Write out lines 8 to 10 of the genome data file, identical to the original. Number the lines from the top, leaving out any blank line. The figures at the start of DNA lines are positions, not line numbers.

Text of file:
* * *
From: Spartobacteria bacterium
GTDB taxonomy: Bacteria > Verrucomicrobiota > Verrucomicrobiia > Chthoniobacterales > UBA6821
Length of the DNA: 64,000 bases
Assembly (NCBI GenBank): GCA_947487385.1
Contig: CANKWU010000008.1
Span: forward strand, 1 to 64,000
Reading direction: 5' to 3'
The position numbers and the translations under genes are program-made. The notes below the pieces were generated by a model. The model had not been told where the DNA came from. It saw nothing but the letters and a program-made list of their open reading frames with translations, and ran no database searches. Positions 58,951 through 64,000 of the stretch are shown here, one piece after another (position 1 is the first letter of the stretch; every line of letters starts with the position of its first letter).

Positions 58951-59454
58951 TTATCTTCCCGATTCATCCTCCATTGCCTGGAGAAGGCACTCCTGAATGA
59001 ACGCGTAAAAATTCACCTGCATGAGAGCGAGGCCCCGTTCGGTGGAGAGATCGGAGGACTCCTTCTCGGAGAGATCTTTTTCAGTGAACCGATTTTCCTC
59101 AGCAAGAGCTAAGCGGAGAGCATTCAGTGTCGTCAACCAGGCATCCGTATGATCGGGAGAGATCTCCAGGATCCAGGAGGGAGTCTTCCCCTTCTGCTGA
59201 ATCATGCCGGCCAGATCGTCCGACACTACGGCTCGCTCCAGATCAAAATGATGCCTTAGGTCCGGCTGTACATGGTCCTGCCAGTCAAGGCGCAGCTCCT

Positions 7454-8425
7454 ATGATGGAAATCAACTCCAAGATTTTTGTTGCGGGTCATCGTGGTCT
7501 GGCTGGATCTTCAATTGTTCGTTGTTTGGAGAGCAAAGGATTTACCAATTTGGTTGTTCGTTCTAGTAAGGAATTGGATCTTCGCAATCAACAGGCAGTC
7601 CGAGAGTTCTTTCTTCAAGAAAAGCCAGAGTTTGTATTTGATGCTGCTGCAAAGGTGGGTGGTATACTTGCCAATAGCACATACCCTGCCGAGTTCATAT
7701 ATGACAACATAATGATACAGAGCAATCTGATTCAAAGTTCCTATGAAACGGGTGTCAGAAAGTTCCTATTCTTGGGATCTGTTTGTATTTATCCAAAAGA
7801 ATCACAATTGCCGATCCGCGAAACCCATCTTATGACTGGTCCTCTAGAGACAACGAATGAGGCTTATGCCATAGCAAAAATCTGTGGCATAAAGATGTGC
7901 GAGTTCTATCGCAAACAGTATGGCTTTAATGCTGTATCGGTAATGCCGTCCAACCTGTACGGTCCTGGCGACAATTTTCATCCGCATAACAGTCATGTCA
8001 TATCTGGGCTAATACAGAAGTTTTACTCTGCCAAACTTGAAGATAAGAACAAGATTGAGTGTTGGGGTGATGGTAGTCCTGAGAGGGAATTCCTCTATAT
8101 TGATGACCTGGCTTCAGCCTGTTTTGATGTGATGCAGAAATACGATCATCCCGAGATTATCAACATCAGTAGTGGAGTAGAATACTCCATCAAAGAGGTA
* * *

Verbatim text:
The position numbers and the translations under genes are program-made. The notes below the pieces were generated by a model. The model had not been told where the DNA came from. It saw nothing but the letters and a program-made list of their open reading frames with translations, and ran no database searches. Positions 58,951 through 64,000 of the stretch are shown here, one piece after another (position 1 is the first letter of the stretch; every line of letters starts with the position of its first letter).

Positions 58951-59454
58951 TTATCTTCCCGATTCATCCTCCATTGCCTGGAGAAGGCACTCCTGAATGA